- Trump and economic adviser Gary Cohn said China forced U.S. companies to transfer their intellectual property to China as a cost of doing business there.
- U.S. businesses say they lose hundreds of billions of dollars in technology and millions of jobs to Chinese firms which have stolen ideas and software.
- Trump did not specify what he meant by a "fine" against China.
President Donald Trump said on Wednesday the United States was considering a big "fine" as part of a probe into China's alleged theft of intellectual property, the clearest indication yet that his administration will take retaliatory trade action against China.
The United States has started a trade investigation into the issue, and Cohn said the United States Trade Representative would be making recommendations about it soon.
"We have a very big intellectual property potential fine going, which is going to come out soon," Trump said in the interview.
While Trump did not specify what he meant by a "fine" against China, the 1974 trade law that authorized an investigation into China's alleged theft of U.S. intellectual property allows him to impose retaliatory tariffs on Chinese goods or other trade sanctions until China changes its policies.
Trump said the damages could be high, without elaborating on how the numbers were reached or how the costs would be imposed.
"We're talking about big damages. We're talking about numbers that you haven't even thought about," Trump said.
U.S. businesses say they lose hundreds of billions of dollars in technology and millions of jobs to Chinese firms which have stolen ideas and software or forced them to turn over intellectual property as part of the price of doing business in China.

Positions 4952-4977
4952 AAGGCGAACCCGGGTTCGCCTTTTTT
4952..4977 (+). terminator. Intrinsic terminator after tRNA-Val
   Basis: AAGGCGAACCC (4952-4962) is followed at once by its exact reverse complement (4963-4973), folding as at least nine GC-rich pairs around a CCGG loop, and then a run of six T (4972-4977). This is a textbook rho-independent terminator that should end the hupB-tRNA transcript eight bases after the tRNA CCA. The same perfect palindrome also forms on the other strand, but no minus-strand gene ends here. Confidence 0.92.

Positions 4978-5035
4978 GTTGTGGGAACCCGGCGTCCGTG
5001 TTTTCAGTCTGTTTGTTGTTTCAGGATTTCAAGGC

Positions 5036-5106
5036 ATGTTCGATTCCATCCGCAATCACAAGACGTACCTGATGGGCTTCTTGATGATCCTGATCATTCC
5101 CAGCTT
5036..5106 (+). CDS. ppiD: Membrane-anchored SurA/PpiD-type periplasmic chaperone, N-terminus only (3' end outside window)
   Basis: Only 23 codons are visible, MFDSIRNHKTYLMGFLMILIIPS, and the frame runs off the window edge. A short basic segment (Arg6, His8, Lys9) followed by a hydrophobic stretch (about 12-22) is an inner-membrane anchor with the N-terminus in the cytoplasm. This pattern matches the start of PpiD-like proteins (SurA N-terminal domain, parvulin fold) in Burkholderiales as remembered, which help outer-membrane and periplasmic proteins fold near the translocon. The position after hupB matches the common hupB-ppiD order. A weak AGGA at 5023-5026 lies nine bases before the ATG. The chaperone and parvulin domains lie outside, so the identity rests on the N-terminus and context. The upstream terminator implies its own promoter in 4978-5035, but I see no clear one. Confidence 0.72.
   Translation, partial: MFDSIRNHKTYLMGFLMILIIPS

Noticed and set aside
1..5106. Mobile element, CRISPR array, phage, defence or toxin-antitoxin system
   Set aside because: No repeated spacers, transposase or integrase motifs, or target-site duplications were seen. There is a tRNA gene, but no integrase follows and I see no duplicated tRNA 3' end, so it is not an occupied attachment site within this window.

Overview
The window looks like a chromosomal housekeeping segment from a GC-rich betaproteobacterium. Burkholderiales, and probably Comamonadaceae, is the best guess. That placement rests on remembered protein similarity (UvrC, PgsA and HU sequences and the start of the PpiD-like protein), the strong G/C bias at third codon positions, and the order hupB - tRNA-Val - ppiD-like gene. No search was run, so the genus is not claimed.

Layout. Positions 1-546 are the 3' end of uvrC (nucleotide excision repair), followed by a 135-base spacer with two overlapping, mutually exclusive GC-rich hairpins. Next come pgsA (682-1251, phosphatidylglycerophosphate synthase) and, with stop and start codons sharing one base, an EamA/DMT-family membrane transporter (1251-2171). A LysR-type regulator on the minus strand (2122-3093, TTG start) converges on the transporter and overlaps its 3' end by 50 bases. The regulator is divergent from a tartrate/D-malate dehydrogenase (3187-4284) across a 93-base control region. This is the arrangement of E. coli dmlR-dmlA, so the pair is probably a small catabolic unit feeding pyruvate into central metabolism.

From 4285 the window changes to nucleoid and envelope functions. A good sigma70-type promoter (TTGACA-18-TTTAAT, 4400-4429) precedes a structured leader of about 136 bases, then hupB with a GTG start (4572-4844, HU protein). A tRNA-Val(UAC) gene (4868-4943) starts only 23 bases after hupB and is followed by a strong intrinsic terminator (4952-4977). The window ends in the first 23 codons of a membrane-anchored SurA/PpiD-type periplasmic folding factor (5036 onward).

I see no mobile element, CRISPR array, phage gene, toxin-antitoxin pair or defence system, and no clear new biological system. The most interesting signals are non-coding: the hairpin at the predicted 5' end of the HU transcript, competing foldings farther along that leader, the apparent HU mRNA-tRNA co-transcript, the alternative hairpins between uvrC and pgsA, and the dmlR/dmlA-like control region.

The president said he wanted the United States to have a good relationship with China, but Beijing needed to treat the United States fairly.
Trump said he would be announcing some kind of action against China over trade and said he would discuss the issue during his State of the Union address on Jan. 30.
Asked about the potential for a trade war depending on potential U.S. action over steel, aluminum and solar panels, Trump said he hoped a trade war would not ensue.
"I don't think so, I hope not. But if there is, there is," he said.
The president also said he and Chinese President Xi Jinping had not discussed China's plans with regard to purchases of U.S. Treasury bonds.
Bloomberg reported earlier this month that Chinese officials reviewing the country's foreign exchange holdings had recommended slowing or halting purchases of U.S. Treasury bonds.
Trump said he was not concerned such a move would hurt the U.S. economy.
"We never talked about it. They have to do what they do," he said.
This story is developing. Please check back for updates.